This week, New Girl creator Liz Meriwether will be in Cleveland covering the Republican National Convention for Vulture.
I look like Hillary Clinton. It’s not a big deal — it’s just something about me. I stopped going to this pizza place in college because every time I went in, the guy behind the counter would yell out: “Hey! You look like Hillary Clinton!” I wasn’t insulted. I just prefer to buy pizza in a quiet, sort of tragic, anonymous cloud. When Vulture asked me to go to Cleveland this week to cover the Republican National Convention, I should have remembered that I look like Hillary Clinton and said no. I said yes immediately.
This is a bad idea for many reasons. I am not a reporter. I created a situation-comedy called New Girl. It’s not a show that anyone would describe as “political,” although once, we got a letter from the White House requesting we send the most recent episodes for Sasha and Malia Obama to watch on a long flight. (Which was a highlight of my life.) (They probably ask all the shows.) As I said, I am not a reporter. I am not good at talking to strangers. I’m a socially awkward coward. People who meet me describe me as “the mean daughter on Roseanne.”
I’m also a Democrat. My grandfather, Nelson, played a game with me: He would hold out his hand to shake my hand and say, “Are you a Republican or a Democrat?” If I said “Republican,” he would refuse to shake my hand. That was the whole game. From an early age, I learned that saying I was a Republican would mean losing the love and affection of my own grandfather. Thanks to Nelson, I’ve been a proud Democrat my whole life. It was by listening to Bill Clinton’s impeachment hearings on NPR that I learned what a blow job was. Now I can’t have sex unless NPR is on. My husband has learned to live with it. It’s sort of a killing-two-birds situation.
I don’t like crowds of people, and I really don’t like crowds of earnest people. Throw singing or chanting into the mix, and I have a small, internal seizure like every patient has exactly halfway through an episode of House. That’s why I’ve never been to a music festival. Burning Man scares me in a way that’s difficult to talk about. I’m also terrified of balloon drops. If I end up standing in a crowd of drunk Republicans while balloons are falling from the ceiling, I’m going to have an anxiety attack so bad that an ambulance will have to be called and everyone will be like, “Why is Hillary Clinton getting taken away on a stretcher screaming, ‘Get the balloons away from me!'”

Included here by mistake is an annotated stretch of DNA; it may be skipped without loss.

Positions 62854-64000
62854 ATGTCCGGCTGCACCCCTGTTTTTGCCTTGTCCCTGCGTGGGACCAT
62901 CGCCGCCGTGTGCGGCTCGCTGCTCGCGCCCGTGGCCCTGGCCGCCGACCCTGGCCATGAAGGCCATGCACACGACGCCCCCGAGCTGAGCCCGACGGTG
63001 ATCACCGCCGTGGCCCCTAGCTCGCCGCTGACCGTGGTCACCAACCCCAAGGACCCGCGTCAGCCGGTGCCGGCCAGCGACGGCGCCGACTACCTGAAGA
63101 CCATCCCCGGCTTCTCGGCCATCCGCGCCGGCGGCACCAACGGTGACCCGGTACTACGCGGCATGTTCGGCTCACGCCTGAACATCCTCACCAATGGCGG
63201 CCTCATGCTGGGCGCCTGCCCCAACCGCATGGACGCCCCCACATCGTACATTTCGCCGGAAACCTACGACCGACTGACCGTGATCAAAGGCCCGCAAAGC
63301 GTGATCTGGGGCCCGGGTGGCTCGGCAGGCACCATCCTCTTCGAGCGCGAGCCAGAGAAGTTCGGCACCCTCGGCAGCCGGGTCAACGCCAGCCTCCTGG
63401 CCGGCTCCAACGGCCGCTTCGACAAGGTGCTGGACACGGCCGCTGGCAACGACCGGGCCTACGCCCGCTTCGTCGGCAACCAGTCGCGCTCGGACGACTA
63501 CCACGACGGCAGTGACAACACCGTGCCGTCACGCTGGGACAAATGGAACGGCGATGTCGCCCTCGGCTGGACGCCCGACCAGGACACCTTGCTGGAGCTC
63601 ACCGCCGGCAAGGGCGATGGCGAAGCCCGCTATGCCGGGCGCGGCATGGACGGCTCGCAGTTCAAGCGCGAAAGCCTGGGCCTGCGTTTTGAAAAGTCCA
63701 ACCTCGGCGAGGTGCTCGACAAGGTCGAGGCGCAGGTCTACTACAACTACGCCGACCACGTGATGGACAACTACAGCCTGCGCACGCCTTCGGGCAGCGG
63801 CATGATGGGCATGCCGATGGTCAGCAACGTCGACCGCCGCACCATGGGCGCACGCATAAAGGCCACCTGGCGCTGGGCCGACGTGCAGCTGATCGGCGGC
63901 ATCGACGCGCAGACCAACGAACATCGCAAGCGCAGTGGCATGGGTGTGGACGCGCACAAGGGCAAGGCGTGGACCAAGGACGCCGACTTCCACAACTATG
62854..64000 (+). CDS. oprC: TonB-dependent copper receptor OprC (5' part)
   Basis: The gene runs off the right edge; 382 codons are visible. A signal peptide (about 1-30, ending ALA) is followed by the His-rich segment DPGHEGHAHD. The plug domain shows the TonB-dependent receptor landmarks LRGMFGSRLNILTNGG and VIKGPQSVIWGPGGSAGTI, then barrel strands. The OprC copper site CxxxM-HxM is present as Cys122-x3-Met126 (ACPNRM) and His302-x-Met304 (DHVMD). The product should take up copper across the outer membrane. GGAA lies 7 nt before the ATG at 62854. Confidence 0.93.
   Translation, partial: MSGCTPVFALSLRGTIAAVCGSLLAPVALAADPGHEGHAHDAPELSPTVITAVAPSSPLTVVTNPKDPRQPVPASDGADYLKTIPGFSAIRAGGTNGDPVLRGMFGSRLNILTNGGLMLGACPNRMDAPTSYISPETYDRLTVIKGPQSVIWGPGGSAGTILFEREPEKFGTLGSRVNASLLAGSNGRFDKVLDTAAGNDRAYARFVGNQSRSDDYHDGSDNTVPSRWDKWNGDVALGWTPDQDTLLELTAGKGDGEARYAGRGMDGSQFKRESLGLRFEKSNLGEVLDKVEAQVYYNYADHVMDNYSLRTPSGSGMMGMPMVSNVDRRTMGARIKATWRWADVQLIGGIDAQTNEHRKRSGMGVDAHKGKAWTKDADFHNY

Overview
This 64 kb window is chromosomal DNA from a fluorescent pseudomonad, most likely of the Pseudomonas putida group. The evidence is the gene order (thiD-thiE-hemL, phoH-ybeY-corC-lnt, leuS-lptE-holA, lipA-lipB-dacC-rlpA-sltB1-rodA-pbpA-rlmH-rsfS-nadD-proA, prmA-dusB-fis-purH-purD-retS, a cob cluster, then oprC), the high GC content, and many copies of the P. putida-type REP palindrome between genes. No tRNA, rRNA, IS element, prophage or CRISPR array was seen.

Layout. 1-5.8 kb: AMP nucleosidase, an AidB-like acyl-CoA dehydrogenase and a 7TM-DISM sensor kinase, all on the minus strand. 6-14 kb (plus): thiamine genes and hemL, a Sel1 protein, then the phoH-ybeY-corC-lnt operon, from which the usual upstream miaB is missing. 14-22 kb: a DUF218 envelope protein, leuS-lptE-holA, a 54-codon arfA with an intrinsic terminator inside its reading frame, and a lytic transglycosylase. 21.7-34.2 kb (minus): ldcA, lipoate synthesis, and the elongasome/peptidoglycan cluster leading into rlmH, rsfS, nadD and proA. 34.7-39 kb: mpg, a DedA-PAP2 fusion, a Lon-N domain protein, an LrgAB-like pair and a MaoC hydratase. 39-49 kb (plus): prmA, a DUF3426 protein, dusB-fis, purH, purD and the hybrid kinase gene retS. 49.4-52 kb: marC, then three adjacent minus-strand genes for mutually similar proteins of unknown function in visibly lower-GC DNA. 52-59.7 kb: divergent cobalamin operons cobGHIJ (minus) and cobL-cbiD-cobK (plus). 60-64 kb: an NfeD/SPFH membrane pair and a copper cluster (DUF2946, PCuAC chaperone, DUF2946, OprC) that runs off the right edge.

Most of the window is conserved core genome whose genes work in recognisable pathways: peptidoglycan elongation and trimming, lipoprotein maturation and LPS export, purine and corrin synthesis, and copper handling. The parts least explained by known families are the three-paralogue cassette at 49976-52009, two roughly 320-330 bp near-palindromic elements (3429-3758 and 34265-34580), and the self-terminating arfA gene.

Another thing that’s possibly problematic: I’m a woman. That means, in Trump’s words, sometimes I bleed out of my “wherever.” My wherever is okay. It’s been pretty loyal over the years, and in return, I’ve let it get into some trouble. Most nights me and my wherever are just chilling at home, maybe watching something like Hemingway & Gellhorn on HBO. What I’m really hoping is that Donald Trump sees me and scores my appearance on a scale of one to ten. I know I’m a one. Compared to Melania Trump, I’m like a melting snowman that somehow also has leg hair. If I were a contestant in the Miss USA pageant, where Trump famously made the “bathing suits smaller and the heels higher,” I’d be eliminated pretty early due to the fact that my breasts sometimes shoot lasers and speak in the voice of the Great and Powerful Oz. “Step forward, Tin Man!”
I don’t even know what to pack. What do Republicans wear? I looked up Ivanka Trump’s line of clothing at Nordstrom’s. All her dresses are high-neck and sleeveless and made in China. The only women who can wear high-neck/sleeveless dresses are women who exercise, and unfortunately, that rules me out. Do Republicans wear jeans? In the West Wing, Republicans always wore what I would describe as “evil business-casual.” I don’t have any business-casual. Female television writers usually dress like we are about to get on an overnight flight. I don’t know. Some people will be wearing guns on their belts. During the convention, the city of Cleveland has banned tents, large pieces of wood, plastic tubing, coolers, and tennis balls, but it will allow open-carry guns. I went to Amazon and bought a belt with a pocket hanging down. I’ll be wearing that with two tennis balls inside.
(This is unrelated, but how do you say the name Reince Priebus and not sound like Gollum?)
So, to paraphrase the end of The Breakfast Club, I’m a Democrat, a woman, a Hillary Clinton look-alike, and a coward. Why am I going to Republican-Burning-Man-meets-whatever-Eyes-Wide-Shut-would-look-like-if-it-had-been-shot-in-Cleveland? I’m supposed to be making television.